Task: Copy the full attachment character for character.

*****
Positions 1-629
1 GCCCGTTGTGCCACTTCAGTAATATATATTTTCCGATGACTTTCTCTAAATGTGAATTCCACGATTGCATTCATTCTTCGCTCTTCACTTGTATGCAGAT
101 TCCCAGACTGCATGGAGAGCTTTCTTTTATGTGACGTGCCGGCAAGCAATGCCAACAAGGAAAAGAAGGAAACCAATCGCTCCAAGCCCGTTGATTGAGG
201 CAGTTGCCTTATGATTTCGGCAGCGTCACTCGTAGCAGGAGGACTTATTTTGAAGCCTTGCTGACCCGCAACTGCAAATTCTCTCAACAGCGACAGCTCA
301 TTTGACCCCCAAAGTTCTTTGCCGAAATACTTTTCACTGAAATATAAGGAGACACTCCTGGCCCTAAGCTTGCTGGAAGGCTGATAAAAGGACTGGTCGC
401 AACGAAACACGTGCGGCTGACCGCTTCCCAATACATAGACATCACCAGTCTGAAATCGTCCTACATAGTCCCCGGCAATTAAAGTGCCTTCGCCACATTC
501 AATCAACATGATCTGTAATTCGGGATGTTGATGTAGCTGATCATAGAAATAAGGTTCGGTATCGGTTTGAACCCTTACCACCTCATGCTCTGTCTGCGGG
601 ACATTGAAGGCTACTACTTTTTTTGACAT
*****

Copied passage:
Positions 1-629
1 GCCCGTTGTGCCACTTCAGTAATATATATTTTCCGATGACTTTCTCTAAATGTGAATTCCACGATTGCATTCATTCTTCGCTCTTCACTTGTATGCAGAT
101 TCCCAGACTGCATGGAGAGCTTTCTTTTATGTGACGTGCCGGCAAGCAATGCCAACAAGGAAAAGAAGGAAACCAATCGCTCCAAGCCCGTTGATTGAGG
201 CAGTTGCCTTATGATTTCGGCAGCGTCACTCGTAGCAGGAGGACTTATTTTGAAGCCTTGCTGACCCGCAACTGCAAATTCTCTCAACAGCGACAGCTCA
301 TTTGACCCCCAAAGTTCTTTGCCGAAATACTTTTCACTGAAATATAAGGAGACACTCCTGGCCCTAAGCTTGCTGGAAGGCTGATAAAAGGACTGGTCGC
401 AACGAAACACGTGCGGCTGACCGCTTCCCAATACATAGACATCACCAGTCTGAAATCGTCCTACATAGTCCCCGGCAATTAAAGTGCCTTCGCCACATTC
501 AATCAACATGATCTGTAATTCGGGATGTTGATGTAGCTGATCATAGAAATAAGGTTCGGTATCGGTTTGAACCCTTACCACCTCATGCTCTGTCTGCGGG
601 ACATTGAAGGCTACTACTTTTTTTGACAT